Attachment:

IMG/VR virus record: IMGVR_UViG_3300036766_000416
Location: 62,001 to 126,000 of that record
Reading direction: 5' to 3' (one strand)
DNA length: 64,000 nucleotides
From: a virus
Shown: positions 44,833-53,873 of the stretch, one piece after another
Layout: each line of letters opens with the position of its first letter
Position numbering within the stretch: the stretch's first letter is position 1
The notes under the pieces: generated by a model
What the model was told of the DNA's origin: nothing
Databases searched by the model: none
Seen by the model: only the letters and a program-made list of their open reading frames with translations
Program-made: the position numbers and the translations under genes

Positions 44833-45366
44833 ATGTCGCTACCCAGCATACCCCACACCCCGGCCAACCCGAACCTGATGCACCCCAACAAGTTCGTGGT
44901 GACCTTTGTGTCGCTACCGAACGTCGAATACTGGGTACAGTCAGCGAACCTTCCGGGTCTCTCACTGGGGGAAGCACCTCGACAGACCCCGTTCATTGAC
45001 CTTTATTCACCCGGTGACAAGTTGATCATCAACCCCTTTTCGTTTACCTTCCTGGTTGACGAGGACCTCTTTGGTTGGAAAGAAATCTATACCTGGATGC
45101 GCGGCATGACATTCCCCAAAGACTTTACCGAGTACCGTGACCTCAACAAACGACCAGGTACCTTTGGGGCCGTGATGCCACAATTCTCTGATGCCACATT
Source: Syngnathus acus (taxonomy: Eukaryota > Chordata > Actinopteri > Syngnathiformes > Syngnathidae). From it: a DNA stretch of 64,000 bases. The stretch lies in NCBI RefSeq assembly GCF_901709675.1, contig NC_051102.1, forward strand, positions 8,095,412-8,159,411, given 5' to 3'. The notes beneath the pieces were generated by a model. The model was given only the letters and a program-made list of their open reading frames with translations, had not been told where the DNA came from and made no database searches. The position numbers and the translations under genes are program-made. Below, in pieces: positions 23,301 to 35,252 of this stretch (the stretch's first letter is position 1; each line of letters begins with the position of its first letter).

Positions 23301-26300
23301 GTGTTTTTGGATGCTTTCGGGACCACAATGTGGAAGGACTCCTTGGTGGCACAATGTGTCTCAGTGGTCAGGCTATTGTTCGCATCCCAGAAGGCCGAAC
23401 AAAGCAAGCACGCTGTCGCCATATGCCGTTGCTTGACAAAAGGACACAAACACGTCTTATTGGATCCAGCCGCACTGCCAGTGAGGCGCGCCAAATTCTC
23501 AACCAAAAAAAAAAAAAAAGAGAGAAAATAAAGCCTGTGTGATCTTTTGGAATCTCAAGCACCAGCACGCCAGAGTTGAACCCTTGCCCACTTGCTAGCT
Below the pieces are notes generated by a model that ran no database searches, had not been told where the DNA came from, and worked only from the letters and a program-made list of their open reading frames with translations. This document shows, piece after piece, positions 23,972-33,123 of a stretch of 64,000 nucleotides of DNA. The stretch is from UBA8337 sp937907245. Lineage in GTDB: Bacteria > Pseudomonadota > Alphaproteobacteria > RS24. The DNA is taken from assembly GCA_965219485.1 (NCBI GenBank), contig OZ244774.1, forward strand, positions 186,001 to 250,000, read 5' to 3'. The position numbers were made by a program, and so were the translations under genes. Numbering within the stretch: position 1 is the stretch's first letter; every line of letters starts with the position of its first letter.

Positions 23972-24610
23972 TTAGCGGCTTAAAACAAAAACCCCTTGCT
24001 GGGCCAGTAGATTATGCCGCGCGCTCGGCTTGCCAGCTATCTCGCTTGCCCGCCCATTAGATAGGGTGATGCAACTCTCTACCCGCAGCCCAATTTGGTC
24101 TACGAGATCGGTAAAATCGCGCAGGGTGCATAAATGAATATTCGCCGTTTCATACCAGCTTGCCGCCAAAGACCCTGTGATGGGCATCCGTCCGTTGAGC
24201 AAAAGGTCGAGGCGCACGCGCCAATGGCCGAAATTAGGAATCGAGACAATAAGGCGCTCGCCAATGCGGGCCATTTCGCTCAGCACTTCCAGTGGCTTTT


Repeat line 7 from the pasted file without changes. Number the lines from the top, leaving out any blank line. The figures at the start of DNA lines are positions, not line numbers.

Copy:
Layout: each line of letters opens with the position of its first letter